Build Paragraph Styles


Paragraph Styles not only format the paragraph attributes but they also use
character styles to format the text.


With the text tool, select the header text and select New Paragraph Style from the Paragraph Style Panel's fly-out menu.


Build two paragraph styles and save them: one for the header row (Table Header) and one for the cell header (Table Cell Header).


Select OK.


Step 5


Build Nested Paragraph Style




With the text tool select the Cell Body text and create a new Paragraph Style.

Name this Style "Table Cell Body" and select the "Drop Caps and Nested Styles" section.

Select the "New Nested Style" button.

In the drop-down menu under the Nested Styles section, scroll down and select "Table Cell Header" for the style.

Change the frequency drop-down menu to "up to".

Change number to "1".

Change end of style drop-down menu to "Forced Line Break".
Select the "New Nested Style" button a second time.


In the drop-down menu under the Nested Styles section, scroll down and select "Table Cell Body" for the style.


Change the frequency drop-down menu to "through".


Change number to "2".


Change end of style drop-down menu to "Forced Line Break".
Select the "New Nested Style" button a third time and final time.



In the drop-down menu under the Nested Styles section, scroll down and select "Table Cell Header" for the style.



Change the frequency drop-down menu to "through".



Change number to "1".



Change end of style drop-down menu to "Forced Line Break".














Select OK.

Step 6



Build Cell Styles



Cell styles not only format the cell attributes but they also use
paragraph styles to format the text (which uses character styles to format the text).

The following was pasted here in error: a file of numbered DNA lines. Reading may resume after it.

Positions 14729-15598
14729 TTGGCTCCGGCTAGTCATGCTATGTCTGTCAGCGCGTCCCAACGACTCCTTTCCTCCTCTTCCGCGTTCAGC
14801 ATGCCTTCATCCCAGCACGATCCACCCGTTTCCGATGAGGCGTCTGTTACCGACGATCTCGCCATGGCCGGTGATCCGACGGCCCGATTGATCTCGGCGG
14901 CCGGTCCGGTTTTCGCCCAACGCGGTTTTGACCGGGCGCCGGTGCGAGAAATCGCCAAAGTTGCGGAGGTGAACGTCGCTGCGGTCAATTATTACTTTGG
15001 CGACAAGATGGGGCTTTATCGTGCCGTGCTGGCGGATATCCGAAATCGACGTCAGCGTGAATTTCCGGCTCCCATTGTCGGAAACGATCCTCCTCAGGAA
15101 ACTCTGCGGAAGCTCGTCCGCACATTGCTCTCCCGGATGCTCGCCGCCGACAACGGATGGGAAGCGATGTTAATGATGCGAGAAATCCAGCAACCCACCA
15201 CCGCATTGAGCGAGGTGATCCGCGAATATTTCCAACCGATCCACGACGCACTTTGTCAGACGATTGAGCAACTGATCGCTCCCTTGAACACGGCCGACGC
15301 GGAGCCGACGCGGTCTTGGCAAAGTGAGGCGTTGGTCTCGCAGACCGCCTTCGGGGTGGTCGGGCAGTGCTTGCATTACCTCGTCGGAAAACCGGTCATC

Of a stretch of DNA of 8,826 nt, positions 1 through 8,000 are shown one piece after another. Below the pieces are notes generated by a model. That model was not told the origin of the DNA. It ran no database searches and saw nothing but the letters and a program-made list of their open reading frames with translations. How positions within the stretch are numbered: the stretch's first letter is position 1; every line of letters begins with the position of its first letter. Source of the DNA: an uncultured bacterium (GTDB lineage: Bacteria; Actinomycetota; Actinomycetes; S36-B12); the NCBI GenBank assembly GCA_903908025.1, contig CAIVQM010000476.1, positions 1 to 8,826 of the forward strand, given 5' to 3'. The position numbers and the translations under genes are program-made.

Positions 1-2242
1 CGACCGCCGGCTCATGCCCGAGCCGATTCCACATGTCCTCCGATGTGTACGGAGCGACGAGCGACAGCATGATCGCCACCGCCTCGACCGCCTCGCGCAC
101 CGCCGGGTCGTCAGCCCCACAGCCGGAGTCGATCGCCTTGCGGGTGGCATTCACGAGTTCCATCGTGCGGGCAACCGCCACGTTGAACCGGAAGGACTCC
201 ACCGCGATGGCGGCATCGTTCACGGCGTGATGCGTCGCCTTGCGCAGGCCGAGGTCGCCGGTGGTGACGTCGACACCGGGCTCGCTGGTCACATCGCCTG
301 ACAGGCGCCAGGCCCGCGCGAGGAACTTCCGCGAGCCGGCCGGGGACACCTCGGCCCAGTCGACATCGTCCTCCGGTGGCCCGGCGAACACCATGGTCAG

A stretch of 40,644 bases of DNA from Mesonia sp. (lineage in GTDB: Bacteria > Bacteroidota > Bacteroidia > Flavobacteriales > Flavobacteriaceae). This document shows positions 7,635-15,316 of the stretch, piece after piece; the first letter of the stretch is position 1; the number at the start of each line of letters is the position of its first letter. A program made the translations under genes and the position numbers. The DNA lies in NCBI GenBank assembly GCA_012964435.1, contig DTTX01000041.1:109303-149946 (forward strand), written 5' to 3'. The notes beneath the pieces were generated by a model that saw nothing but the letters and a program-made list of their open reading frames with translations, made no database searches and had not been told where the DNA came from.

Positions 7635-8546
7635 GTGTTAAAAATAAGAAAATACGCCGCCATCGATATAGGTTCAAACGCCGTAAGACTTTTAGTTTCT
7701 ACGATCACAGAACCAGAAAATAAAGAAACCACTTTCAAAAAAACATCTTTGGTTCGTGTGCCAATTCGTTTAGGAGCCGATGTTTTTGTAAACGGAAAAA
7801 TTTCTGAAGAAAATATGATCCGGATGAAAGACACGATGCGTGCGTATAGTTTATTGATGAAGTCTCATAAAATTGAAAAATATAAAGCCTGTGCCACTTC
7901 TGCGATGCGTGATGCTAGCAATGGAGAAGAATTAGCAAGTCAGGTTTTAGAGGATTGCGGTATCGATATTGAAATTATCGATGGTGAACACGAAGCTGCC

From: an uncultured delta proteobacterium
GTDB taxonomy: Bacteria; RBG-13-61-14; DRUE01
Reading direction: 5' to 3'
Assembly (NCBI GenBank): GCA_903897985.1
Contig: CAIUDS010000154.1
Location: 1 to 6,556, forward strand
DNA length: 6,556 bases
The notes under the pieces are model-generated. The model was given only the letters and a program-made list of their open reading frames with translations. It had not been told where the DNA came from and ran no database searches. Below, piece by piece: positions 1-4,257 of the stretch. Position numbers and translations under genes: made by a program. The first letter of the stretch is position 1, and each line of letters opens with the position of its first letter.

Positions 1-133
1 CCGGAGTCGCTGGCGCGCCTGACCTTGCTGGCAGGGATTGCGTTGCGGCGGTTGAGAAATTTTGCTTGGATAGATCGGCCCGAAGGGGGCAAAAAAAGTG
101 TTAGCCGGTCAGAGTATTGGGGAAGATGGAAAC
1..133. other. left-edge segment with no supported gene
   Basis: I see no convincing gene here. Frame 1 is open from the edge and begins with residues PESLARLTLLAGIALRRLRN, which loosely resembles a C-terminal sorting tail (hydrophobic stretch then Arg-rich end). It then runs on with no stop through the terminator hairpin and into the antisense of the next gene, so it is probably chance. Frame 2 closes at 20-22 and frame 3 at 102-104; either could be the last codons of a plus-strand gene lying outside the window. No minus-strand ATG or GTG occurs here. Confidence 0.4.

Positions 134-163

Select the table cell that has the Table Header text with the text tool and then select New Cell Style from the Cell Style panel's fly-out menu.


Build two cell styles and save them: one for header cells (Table Header) and one for our cell header (Table Cell Header).


In the New Cell Style dialog box for the Cell Style Table Header, enter Table Header for the Style Name and under the Paragraph Styles section's drop-down menu select Table Header.




Select the Text section of the Cell Style Options dialog box.

Make adjustments to the Cell Inserts section to set the padding between cells.

Select Align Center from the Vertical Justification drop-down menu.

Select the Strokes and
Fills tab.

In the Cell Stroke section, change the Cell Stroke Weight to 0pt.

In the Cell Fill section, change the Cell Fill color to the Table Header background color.

Select OK.


Repeat the step above for the Cell Body Cell Style.

Select the table cell that has the Table Cell Body text with the text tool and then select New Cell Style from
the Cell Style panel's fly-out menu.


In the New Cell Style dialog box for the Cell Style Cell Body, enter Cell Body for the Style Name and under the
Paragraph Styles section's drop-down menu select Table Cell Body.

Step 7


Build the Table Style


Table styles not only format the table attributes but they also use cell styles to format the text (which uses paragraph styles to format the text).


Select
some table cell text with the text tool and